• British author, futurist and keynote speaker, Patrick Dixon, in a 2014 article about the politics of patronage in the United Kingdom wrote: “A colleague of mine was recently offered a possible place in the House of Lords, if only she would reverse her previous decision and agree to support a government policy by heading up an important project.”

He, however, also warned: “Patronage is a powerful system which allows favours to be given to ‘friends’ as rewards for support or loyalty, or offered in advance to buy their co-operation in the future. It creates an elite where the only route to power lies in finding favour with ‘the powers that be’.

“Patronage destroys a society based on merit and rots the democratic process. Patronage gives power to patrons and takes it away from everyone else. Patronage thrives on secrecy because the process is so shameful that even its greatest enthusiasts are loath to have to justify each decision.”

How easily patronage can morph into state capture is also illustrated by the Dixon article: “Every extension of the power of patronage is a step further towards centralisation of authority, a step nearer to a totalitarian regime.”

Patronage was also not introduced to South Africa post-1994. The writer, in 1993, as MEC for local government in the old Transvaal had to institute a judicial enquiry to investigate into instances of the mayor of small North West Town buying, what turned out to be prime properties, on inside information prior to the publication of a new town development plan.

The patronage system created by the ANC by centralising power in the party, assisted by the possible constitutional ‘weakness’ of a purely proportional voting system, has facilitated the process of state capture.

And it did not start on Mr Zuma’s watch. He only perfected it.

He once almost became a victim when in 2008 a judge quashed corruption charges against him and found that then President Thabo Mbeki had used state institutions to execute a political strategy to get rid of him.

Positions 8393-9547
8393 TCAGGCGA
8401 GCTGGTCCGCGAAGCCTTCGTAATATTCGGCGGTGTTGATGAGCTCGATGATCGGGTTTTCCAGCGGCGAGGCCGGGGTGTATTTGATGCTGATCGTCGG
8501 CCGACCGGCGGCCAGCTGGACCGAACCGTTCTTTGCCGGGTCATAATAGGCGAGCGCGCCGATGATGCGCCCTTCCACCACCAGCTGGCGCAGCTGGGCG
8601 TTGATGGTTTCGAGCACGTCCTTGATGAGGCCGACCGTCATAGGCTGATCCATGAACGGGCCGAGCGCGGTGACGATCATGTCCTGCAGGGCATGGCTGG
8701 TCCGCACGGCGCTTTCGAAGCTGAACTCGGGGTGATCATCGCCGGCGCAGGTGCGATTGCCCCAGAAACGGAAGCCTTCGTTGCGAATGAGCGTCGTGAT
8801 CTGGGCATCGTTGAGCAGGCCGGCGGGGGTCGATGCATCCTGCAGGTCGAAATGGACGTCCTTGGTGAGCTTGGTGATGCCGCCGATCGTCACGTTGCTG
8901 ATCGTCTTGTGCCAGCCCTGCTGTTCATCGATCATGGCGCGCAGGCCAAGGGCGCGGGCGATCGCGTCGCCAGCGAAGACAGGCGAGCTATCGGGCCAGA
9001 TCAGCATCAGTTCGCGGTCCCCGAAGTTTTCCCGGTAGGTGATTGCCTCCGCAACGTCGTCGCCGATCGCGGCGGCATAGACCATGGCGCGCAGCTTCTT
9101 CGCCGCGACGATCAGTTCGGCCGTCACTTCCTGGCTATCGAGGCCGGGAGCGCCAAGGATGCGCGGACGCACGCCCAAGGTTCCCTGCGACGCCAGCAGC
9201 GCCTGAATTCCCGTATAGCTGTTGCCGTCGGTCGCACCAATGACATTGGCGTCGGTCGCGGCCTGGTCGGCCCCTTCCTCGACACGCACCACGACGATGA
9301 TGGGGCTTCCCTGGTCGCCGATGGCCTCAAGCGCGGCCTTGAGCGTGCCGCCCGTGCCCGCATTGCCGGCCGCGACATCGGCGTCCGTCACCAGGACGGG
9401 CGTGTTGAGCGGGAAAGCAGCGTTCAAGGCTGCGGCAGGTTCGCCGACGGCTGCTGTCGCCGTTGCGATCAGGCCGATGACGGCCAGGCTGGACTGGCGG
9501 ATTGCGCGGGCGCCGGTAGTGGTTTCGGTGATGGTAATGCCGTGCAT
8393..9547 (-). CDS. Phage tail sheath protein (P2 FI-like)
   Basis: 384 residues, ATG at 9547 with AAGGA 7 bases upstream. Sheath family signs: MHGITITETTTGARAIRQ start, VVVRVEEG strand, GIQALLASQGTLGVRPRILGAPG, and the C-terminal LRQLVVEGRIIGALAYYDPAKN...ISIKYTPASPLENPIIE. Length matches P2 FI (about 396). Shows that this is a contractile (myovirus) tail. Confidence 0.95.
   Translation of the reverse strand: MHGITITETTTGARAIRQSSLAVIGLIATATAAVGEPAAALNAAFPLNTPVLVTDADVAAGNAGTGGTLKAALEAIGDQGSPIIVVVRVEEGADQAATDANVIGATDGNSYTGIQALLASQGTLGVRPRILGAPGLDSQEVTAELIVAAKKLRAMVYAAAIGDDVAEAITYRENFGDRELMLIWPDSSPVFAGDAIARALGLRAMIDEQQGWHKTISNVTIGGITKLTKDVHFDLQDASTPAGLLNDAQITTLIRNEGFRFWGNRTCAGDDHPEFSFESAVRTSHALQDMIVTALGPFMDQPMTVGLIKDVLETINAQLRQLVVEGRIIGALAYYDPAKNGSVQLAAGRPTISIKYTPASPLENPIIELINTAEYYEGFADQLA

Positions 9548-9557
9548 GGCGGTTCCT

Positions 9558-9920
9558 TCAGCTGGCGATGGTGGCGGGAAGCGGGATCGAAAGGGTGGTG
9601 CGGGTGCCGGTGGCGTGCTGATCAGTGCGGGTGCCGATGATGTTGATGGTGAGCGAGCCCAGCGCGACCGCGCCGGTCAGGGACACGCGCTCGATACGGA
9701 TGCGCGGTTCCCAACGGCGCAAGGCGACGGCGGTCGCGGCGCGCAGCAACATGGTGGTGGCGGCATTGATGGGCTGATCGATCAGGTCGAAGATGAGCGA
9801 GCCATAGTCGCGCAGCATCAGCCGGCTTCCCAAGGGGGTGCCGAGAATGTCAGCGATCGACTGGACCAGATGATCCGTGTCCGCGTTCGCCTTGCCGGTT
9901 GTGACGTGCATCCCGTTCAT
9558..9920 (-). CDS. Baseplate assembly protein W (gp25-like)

Dangers of state capture

There are numerous examples of instances where the economies, and often the social fabric, of countries have been destroyed when patronage systems develop into state capture. And, again, not all those examples are from Africa.

In December last year the Inquirer carried an article in which a visiting political scientist from Harvard to the Philippines referred to the ills brought about by “political patronage – vote-buying, corruption, political dynasties – which hinder attempts to foster an ‘inclusive’ economy that will benefit others besides the rich and the well-connected”.

The politics of patronage, in the battle for control of state resources, is, more often than not, the source of factionalism and when it morphs into state capture it can become lethal.

In September this year in an article on The Conversation website Co-Pierre Georg, senior lecturer of the African Institute for Financial Markets and Risk Management at the University of Cape Town, wrote: “South Africa has reached a critical point. If patronage politicians win the battle within the ruling ANC and complete the capture of the state, the country will slip from stagnation into the abyss.”

How this battle, almost a war, inside the ANC develops over the coming months is not only bound to dominate the political news scene, at least until the ANC’s elective conference in December 2017.

As the taps run dry, food prices climb, news of a political elite lining their pockets to the tune of millions mount, and frustrations of the masses increase, the ANC, the government and organised society at large run a serious risk of what one commentator calls the “revolution of the poor” becoming unmanageable. The danger of increasing violence in our streets has become real.

by Piet Coetzer